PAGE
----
The challenges described above are nothing new; we have seen this challenge before. Products made with fossil fuels as an input resource did not consider the total costs involved, such as repairing the damage to the environment they caused as well as the negative impact on society. Not accounting for these costs created distorted profit margins and fueled an unprecedented growth of consumption at unsustainable levels, such as every person owning a car or supermarkets giving away free plastic bags to customers. It provided fuel for the economic growth machine, but at what total cost? None of the growth it produced is sustainable, and it is far from equitable. The dramatic action that is now underway to curb climate change, biodiversity loss, and environmental destruction will inadvertently halt and to a large extent revert the economic value, prosperity, and growth that was created from the extraction of fossil fuels.
Preventing the same from happening in the digital industry, which is becoming the new growth engine around the world, requires that we think and act differently, but most importantly collaborate as a sector on creating a sustainable digital economy.
The challenges of creating a sustainable digital economy
Building a sustainable digital economy starts with creating transparency. We do not have full transparency in the environmental impacts and societal costs across the digital infrastructure value chain. The value chain is complex and ranges from silicon chips and data center facilities to fiber-optic networks and software.
Second, addressing the environmental impacts across the physical infrastructure of the digital economy is only possible through a more holistic, systems-based view of the entire value chain and better integration of each part into that system. Successfully realizing this integration requires economic incentives — a business case for each integration and all the actors who need to be involved – along with enabling public policy and regulation. Reducing the environmental impact of each layer in the infrastructure will be realized if there is a positive business case for doing so and political will to support the innovation and market dynamics needed to realize it.
Third, digital technology in the form of software should acknowledge and report its resource consumption, measured as units of digital power, and the associated environmental impacts.
And lastly, business models of digital businesses need to account for the real costs of digital products and services, both the social costs (e.g., from harvesting behavioral data) and the environmental costs.
Building a sustainable digital economy requires systemic collaboration
To summarize, the digital economy consists of digital products and services, which themselves are assembled from many technology components and combined with a variety of business models. All of them are fueled by the same commodity: digital power. The infrastructure necessary to produce digital power, as well as the global ecosystem of open-source technologies that underpin this infrastructure and support its development and innovation, is incredibly complex. Yet, this cannot stop us from attempting to build a sustainable digital economy — creating inclusive prosperity with no negative impact on the environment and society.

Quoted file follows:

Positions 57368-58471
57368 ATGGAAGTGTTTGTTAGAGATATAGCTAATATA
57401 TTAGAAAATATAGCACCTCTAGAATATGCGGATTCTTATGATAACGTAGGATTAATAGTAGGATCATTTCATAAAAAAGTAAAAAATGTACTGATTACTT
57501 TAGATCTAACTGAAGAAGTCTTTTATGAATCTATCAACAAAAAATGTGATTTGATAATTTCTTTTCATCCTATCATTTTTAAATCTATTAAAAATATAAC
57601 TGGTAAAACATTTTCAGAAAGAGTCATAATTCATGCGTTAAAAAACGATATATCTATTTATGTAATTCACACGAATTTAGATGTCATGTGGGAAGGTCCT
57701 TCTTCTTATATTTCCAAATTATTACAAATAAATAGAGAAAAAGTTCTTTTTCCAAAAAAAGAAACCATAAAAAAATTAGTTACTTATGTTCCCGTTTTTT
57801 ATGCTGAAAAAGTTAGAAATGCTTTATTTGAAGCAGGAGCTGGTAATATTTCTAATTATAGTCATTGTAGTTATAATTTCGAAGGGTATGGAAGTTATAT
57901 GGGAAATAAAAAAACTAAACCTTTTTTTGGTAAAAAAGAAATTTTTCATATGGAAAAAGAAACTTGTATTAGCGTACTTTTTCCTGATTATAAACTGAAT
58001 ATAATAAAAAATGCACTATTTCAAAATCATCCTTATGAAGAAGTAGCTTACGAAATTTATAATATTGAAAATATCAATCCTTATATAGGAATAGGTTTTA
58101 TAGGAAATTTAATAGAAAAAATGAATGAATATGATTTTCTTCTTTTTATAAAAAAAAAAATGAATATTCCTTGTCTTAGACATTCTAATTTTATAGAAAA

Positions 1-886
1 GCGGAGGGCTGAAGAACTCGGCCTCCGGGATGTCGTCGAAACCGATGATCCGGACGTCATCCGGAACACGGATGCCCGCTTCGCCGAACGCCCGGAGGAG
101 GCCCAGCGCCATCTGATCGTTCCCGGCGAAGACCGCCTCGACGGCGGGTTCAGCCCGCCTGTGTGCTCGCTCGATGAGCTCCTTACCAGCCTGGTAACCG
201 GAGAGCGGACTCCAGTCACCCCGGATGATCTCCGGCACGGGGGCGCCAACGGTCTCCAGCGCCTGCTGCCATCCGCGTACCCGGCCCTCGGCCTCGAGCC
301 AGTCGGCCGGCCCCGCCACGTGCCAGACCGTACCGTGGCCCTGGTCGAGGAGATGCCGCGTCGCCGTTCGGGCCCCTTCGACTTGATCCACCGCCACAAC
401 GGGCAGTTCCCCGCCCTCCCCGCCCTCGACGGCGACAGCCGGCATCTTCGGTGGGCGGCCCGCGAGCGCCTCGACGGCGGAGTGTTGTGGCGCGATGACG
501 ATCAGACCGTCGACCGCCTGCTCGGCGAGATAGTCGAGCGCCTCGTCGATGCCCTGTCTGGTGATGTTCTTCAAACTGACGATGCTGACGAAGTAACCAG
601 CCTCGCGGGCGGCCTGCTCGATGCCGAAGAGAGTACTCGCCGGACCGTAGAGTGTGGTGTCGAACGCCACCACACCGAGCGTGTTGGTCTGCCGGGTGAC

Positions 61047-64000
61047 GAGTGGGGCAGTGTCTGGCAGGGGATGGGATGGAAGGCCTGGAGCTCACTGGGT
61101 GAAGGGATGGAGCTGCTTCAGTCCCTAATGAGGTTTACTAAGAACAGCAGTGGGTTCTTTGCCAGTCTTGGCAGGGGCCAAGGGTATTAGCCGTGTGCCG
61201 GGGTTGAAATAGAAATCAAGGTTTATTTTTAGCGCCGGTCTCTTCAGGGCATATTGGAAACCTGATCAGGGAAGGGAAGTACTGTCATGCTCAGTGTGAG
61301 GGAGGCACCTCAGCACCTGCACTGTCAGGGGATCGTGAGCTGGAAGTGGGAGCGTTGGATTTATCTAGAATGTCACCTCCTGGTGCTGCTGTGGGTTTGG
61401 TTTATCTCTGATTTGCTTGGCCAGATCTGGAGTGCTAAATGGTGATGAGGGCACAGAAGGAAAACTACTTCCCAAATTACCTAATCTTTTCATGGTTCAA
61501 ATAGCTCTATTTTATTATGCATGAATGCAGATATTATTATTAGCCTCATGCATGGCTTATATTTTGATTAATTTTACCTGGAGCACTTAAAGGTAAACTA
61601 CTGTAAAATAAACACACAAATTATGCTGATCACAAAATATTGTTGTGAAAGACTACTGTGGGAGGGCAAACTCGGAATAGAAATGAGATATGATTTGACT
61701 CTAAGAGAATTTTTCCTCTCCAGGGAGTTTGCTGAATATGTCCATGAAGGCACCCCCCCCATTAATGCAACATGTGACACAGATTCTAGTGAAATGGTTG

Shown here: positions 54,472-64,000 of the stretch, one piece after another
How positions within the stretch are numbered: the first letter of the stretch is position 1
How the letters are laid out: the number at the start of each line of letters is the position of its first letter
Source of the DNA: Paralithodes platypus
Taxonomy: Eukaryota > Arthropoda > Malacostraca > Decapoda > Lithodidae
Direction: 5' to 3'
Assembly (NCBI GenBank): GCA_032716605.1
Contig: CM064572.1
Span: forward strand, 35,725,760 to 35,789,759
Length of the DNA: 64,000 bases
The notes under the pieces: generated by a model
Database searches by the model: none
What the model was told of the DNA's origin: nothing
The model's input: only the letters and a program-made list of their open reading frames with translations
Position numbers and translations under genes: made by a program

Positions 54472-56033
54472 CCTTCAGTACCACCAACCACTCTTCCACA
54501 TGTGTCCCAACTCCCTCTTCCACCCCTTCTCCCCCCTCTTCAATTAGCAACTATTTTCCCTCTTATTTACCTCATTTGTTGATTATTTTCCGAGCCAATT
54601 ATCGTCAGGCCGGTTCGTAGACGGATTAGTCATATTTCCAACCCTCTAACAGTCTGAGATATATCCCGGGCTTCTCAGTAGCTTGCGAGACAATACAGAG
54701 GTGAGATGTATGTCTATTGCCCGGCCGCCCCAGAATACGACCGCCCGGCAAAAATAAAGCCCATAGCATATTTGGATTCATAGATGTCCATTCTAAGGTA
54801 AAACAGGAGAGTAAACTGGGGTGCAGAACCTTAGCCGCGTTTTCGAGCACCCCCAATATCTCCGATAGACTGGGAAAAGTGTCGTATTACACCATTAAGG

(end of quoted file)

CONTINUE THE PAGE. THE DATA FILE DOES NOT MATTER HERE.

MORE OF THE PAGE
This complexity is not new. Again, we can look at the history of fossil fuels to see what a complex and global system with an intertwined supply chain looks like. Taking oil as an example, it went from a simple fuel for powering lamps and later engines, to a complex system of derivatives — plastics, lubricants, chemical additives, and many more. Products and ingredients based on oil touch every part of our lives. And increasingly, so does the digital world.
To change such complex systems, many industries need to be involved and even more, companies need to participate. Governments need to adjust competitive landscapes and redefine boundary conditions for markets to change. Systematic change at this scale is challenging and cannot be solved by a single government, industry, company, or visionary leader.
It requires systematic collaboration within a neutral framework of clearly defined and shared goals with the objective to create a sustainable digital economy, one that has no negative impacts on the environment and society while enabling inclusive prosperity. It is about learning our lessons as humanity from the non-sustainable systems we have created as part of the First and Second Industrial Revolutions.
To drive the collaboration, we cannot rely on commercial, market-driven actors. Nor can we depend on the force of a single government or economic zone. The digital economy is global because of the Internet that acts as its platform. And therefore, collaboration needs to be driven across borders, across the globe, not with a profit motive, but with a mission to build a sustainable digital economy. To drive this mission, we need a new type of platform, one that creates transparency, delivers a shared roadmap, and has goals that enable collaboration across boundaries and siloes.
The Sustainable Digital Infrastructure Alliance is the global platform to create transparency, a shared roadmap, and goals that enable collaboration across boundaries
Based on the diagnosis of the challenges, our role and strategy at the Alliance are simple: to foster collaboration across industry boundaries, aimed at systematically changing the existing digital ecosystem toward a sustainable operating model.